# PCB trace width : Common (LINE) trace for two relays

I am designing a simple switch-controlled relay board. On the board I have two 5 VDC, 10 A Sugar Cube relays which will receive 230 VAC from a terminal block connector and will be controlled with 5 VDC input via an SPST Switch.

Operating current: 10 A
Terminal block pitch: 2.54 mm
According to trace width calculation, trace width required for 10 A is 4.2 mm.
PCB copper thickness: 60 micron
PCB schematic and layout:

Will a 230 VAC LINE trace from the terminal block (pin 1) to both relays (via relay K1) need to be 4.2 mm or 8.4 mm (i.e. double), or something else, as a single trace is coming from the terminal block and going to both relays?

• Your layout has inadequate clearances between the mains and the extra low voltage circuits. The relays you’ve chosen make it more difficult as you need slots in the pcb to ensure creepage distance. Look at G2R series relays - the coil pins are far away from the contact pins. Mar 12, 2021 at 2:51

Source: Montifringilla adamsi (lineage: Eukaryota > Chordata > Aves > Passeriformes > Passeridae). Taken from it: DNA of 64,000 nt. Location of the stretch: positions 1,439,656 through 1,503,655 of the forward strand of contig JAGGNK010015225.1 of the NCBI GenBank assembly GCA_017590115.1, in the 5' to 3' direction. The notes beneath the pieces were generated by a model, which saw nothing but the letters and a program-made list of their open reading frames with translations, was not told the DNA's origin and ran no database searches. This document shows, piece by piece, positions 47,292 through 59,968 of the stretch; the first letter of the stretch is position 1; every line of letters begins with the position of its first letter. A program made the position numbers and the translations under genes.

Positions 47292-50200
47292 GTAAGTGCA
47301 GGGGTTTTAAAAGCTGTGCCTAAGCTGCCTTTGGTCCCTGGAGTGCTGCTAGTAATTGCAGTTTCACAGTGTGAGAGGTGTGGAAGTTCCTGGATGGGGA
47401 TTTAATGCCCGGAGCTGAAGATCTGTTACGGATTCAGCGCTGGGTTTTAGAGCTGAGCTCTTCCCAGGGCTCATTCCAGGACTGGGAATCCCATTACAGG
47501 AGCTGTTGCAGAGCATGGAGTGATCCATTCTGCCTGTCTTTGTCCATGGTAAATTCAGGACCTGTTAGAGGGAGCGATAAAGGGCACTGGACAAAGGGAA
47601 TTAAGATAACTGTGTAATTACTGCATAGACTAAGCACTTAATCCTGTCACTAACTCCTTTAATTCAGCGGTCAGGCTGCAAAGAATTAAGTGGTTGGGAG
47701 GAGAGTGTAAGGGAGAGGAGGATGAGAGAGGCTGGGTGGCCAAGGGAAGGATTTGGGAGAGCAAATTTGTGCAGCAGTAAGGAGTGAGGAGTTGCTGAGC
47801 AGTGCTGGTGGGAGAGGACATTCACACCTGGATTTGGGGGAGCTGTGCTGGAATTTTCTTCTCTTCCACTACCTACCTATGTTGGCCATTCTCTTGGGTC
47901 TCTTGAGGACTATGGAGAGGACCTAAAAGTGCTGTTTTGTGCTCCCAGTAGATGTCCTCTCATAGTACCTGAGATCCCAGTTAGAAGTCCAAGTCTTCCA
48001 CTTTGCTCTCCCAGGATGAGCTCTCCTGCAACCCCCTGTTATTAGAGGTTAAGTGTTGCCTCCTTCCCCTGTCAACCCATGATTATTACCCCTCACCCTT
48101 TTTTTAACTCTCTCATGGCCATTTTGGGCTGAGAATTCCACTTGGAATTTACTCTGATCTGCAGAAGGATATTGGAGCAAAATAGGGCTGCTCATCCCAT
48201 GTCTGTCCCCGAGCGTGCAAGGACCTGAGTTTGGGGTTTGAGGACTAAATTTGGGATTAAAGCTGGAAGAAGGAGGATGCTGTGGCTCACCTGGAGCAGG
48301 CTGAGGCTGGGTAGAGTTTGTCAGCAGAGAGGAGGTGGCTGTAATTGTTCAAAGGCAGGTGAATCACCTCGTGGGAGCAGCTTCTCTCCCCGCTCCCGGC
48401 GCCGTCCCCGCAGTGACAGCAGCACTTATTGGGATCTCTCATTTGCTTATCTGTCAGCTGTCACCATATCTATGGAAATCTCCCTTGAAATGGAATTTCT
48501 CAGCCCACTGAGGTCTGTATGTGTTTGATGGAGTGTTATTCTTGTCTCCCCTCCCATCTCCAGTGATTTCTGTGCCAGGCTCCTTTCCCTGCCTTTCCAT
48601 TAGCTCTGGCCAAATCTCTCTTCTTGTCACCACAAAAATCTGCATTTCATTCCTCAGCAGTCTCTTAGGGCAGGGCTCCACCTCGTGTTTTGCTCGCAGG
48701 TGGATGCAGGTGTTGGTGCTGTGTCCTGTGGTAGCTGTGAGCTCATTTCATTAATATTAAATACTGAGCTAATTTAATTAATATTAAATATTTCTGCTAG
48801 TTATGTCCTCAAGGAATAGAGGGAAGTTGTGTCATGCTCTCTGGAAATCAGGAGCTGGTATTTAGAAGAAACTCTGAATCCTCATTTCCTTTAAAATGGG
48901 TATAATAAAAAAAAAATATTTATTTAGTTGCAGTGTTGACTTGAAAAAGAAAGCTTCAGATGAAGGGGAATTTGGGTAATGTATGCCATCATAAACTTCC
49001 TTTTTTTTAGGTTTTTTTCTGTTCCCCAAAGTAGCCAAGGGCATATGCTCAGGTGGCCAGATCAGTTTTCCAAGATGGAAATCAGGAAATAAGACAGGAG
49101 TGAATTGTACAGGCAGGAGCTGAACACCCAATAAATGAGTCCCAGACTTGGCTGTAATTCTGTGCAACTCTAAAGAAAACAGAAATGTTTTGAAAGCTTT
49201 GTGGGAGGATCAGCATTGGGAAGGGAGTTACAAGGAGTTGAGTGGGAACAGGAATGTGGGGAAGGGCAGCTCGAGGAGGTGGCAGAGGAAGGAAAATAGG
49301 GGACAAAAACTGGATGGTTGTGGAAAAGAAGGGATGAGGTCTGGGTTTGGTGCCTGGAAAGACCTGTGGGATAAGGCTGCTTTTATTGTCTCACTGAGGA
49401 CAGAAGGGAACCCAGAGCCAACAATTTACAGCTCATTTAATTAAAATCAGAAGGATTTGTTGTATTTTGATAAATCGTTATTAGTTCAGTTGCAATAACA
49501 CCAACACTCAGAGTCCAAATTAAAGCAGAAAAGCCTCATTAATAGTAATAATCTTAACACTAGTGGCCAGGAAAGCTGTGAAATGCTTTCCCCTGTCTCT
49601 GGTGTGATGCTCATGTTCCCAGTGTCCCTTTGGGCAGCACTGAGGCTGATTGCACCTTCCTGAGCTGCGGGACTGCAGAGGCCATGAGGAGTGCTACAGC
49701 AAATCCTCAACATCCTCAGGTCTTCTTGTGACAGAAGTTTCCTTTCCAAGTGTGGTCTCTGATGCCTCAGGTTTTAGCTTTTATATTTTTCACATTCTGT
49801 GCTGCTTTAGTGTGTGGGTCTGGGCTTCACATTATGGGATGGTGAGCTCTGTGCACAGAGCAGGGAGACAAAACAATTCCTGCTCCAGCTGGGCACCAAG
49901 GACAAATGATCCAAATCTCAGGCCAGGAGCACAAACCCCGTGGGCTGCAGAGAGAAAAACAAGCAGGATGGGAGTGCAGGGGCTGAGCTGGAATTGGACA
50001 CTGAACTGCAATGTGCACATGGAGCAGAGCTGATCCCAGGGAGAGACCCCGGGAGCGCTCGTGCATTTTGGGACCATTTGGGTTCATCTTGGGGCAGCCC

You are designing a product that has voltages over 60 VDC or 42 Cop inside.

That means that you should look for the right UL norm and read it.

The distances in air 4.2 mm or 8.4 mm that you mention are from the primary circuitry to the secondary circuitry (SELV circuit).

Those distances actually depends on the maximum voltage that your product develops. There is a table that gives you the minimum distance as a function of the maximum voltage that the UL engineer measures on your product.

In a dusty environment (class 3) also distances are further increased.

The relays must be UL recognized components.

From the Line trace and the Neutral trace the distance is solely regulated by the electric arc that may arise. At 230 VAC the minimum distance is 2.4 mm.

UL doesn't care if you draw those traces at a distance of 0.1 mm. The UL engineer says "The fuse will blow but the end user is safe".

Yes, your Line trace between the terminal block and the first relay needs to be more than twice as wide to maintain the same temperature rise. Do that calc for 20A on that trace with the same temperature rise. It should be somewhere around 11 mm.